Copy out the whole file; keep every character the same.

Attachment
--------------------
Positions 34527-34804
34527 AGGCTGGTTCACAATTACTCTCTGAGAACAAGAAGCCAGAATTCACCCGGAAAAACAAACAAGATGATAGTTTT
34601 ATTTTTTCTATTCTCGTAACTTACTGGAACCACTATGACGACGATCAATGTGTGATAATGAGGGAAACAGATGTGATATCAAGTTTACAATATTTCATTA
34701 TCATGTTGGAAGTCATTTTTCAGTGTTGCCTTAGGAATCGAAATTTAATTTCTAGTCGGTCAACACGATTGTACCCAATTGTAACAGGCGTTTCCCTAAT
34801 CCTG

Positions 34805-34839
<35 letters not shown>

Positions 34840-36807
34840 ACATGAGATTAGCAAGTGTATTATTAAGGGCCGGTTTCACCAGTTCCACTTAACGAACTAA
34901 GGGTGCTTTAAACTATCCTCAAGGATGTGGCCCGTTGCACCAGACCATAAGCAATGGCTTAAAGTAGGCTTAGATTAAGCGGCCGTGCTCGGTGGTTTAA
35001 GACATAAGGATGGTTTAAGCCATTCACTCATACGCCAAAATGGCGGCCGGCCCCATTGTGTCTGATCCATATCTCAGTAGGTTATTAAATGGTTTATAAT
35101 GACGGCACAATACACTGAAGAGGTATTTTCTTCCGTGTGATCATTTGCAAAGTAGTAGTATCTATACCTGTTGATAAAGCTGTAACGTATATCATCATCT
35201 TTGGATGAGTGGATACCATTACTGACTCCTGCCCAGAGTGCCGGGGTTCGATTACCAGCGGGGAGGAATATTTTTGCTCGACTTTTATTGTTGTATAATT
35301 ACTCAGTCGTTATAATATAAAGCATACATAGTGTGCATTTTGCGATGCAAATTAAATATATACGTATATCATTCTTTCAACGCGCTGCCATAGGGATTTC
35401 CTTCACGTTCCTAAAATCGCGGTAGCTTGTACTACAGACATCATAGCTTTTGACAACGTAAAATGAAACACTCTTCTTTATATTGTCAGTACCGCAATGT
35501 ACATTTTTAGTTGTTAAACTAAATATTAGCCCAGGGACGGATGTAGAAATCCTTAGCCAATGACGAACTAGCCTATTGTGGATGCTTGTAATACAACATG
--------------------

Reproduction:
Positions 34527-34804
34527 AGGCTGGTTCACAATTACTCTCTGAGAACAAGAAGCCAGAATTCACCCGGAAAAACAAACAAGATGATAGTTTT
34601 ATTTTTTCTATTCTCGTAACTTACTGGAACCACTATGACGACGATCAATGTGTGATAATGAGGGAAACAGATGTGATATCAAGTTTACAATATTTCATTA
34701 TCATGTTGGAAGTCATTTTTCAGTGTTGCCTTAGGAATCGAAATTTAATTTCTAGTCGGTCAACACGATTGTACCCAATTGTAACAGGCGTTTCCCTAAT
34801 CCTG

Positions 34805-34839
<35 letters not shown>

Positions 34840-36807
34840 ACATGAGATTAGCAAGTGTATTATTAAGGGCCGGTTTCACCAGTTCCACTTAACGAACTAA
34901 GGGTGCTTTAAACTATCCTCAAGGATGTGGCCCGTTGCACCAGACCATAAGCAATGGCTTAAAGTAGGCTTAGATTAAGCGGCCGTGCTCGGTGGTTTAA
35001 GACATAAGGATGGTTTAAGCCATTCACTCATACGCCAAAATGGCGGCCGGCCCCATTGTGTCTGATCCATATCTCAGTAGGTTATTAAATGGTTTATAAT
35101 GACGGCACAATACACTGAAGAGGTATTTTCTTCCGTGTGATCATTTGCAAAGTAGTAGTATCTATACCTGTTGATAAAGCTGTAACGTATATCATCATCT
35201 TTGGATGAGTGGATACCATTACTGACTCCTGCCCAGAGTGCCGGGGTTCGATTACCAGCGGGGAGGAATATTTTTGCTCGACTTTTATTGTTGTATAATT
35301 ACTCAGTCGTTATAATATAAAGCATACATAGTGTGCATTTTGCGATGCAAATTAAATATATACGTATATCATTCTTTCAACGCGCTGCCATAGGGATTTC
35401 CTTCACGTTCCTAAAATCGCGGTAGCTTGTACTACAGACATCATAGCTTTTGACAACGTAAAATGAAACACTCTTCTTTATATTGTCAGTACCGCAATGT
35501 ACATTTTTAGTTGTTAAACTAAATATTAGCCCAGGGACGGATGTAGAAATCCTTAGCCAATGACGAACTAGCCTATTGTGGATGCTTGTAATACAACATG